• Vendors of assessments will need to shift perspective too. We are still living in a world where the vendors are driving innovation via the tools they create and market
  • Technology is still not where it needs to be. We are somewhat forced to watch from the sidelines until new “killer apps” arise to help us make some of the key elements of the shift more accessible by lowering the cost of adoption and the time it takes to implement
  • Creating the shift is currently expensive and requires localized work. At the present time, some of the concepts I refer to here are a hard sell because the ROI is not as immediate as it is for situations where assessments can be quickly deployed to fight fires
  • The applicant pool for which the products of the shift will be most relevant are not even in the job market yet. The youth of today, the same people who are the employees of tomorrow, look at things very differently, especially when it comes to technology use expectations and what the concept of a “job” is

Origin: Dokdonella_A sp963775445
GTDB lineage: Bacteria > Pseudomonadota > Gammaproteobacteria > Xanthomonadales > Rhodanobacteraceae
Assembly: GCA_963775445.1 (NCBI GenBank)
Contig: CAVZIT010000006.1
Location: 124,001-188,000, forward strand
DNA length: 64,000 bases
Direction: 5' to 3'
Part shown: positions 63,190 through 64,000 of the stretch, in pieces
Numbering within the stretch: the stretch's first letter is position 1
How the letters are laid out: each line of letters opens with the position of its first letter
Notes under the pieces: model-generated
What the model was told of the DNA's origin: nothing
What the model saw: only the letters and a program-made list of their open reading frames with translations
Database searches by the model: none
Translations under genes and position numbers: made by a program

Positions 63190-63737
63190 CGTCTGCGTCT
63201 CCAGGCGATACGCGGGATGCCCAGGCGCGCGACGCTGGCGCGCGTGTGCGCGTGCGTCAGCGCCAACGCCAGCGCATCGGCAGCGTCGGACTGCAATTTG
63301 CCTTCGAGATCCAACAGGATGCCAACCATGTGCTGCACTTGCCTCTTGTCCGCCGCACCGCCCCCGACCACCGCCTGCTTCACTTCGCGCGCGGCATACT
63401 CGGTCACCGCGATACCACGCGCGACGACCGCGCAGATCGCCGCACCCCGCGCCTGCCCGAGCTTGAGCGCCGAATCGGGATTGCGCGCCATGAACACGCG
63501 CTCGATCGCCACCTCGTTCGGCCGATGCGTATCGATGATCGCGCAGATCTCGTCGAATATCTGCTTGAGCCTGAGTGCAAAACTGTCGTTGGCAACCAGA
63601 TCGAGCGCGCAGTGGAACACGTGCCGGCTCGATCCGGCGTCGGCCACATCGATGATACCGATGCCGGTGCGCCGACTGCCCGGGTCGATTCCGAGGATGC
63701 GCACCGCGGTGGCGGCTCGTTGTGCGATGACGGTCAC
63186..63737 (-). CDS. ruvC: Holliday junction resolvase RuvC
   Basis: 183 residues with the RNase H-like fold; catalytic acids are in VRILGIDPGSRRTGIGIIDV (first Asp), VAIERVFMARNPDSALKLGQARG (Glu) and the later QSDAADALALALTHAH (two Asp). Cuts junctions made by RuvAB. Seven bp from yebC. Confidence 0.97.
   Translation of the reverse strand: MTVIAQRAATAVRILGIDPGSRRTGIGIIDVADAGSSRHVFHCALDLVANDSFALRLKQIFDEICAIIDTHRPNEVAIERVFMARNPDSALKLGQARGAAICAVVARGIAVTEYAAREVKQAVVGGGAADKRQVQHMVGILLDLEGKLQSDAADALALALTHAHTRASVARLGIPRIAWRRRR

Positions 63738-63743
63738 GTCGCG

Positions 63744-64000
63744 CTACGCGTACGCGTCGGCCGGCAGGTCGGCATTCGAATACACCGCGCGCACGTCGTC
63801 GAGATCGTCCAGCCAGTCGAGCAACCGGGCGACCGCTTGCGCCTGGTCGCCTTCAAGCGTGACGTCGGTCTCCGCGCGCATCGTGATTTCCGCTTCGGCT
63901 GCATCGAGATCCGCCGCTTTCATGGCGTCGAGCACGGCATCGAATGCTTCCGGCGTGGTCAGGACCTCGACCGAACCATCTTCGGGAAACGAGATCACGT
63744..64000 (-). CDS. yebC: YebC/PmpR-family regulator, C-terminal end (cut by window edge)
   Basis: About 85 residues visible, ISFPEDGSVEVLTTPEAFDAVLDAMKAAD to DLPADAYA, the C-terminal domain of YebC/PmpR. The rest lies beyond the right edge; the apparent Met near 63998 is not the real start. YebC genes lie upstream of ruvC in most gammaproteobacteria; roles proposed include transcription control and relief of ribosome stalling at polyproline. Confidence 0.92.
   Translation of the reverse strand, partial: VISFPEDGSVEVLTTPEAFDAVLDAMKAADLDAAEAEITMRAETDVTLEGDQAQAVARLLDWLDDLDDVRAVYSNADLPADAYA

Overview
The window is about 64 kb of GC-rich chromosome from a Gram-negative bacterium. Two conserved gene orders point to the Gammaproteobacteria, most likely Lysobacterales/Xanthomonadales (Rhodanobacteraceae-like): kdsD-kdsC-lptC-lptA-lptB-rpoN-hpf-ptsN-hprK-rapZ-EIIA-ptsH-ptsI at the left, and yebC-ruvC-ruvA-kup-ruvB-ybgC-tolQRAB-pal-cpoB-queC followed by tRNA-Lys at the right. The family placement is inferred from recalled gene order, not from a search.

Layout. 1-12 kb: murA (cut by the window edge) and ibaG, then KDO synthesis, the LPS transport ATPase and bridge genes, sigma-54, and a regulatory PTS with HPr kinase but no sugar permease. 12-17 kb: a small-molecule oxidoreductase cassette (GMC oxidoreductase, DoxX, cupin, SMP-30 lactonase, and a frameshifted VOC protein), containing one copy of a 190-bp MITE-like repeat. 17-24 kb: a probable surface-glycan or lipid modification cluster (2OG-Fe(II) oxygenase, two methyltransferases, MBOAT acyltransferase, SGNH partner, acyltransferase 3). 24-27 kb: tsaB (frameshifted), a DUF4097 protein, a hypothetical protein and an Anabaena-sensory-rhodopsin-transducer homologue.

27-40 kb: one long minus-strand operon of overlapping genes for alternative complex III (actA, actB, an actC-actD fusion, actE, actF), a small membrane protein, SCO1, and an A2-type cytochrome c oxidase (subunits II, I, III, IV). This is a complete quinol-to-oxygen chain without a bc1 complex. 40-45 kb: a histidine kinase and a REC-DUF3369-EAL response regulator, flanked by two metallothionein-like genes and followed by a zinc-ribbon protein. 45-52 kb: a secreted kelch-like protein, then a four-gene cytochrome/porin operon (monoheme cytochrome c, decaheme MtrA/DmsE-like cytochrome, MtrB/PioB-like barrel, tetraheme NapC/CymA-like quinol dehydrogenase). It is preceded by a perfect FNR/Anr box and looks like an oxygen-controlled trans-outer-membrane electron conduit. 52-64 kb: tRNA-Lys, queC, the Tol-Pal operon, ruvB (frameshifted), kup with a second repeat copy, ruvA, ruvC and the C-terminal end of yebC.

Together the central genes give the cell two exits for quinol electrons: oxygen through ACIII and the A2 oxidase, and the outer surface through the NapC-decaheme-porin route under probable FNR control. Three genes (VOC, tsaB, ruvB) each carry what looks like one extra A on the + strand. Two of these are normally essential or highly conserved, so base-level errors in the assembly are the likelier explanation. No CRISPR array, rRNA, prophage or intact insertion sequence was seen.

So how long will it be until we see some of the things that I refer to be key manifestations of the shift? The seeds have been planted. I have seen and worked with examples that I feel are exciting and cutting edge. But these things are hiding out in corners and one has to know where to look to find them.

Within five years things will begin to look different as technology drives innovation, vendors will make more advanced products that are more affordable, and companies will begin to see the benefits.

In 10 years everything about testing will be different except the core fundamental assumptions required to create a good test, (i.e., reliability, validity, and the test-development process).

The best thing about it is that the shift means that the boring idea of testing will be transformed into something that continues to add value while also adding fun.

This article is provided for informational purposes only and is not intended to offer specific legal advice. You should consult your legal counsel regarding any threatened or pending litigation.

  1. Martin Snyder

    Charles I always enjoy your perspective. Last time we talked I alluded to my pet theory that assessing individuals was too limiting, and that social dynamics were the great frontier ahead. Check this item for something along that line http://www.slate.com/id/2267004/

  2. Joseph Murphy

    Charles,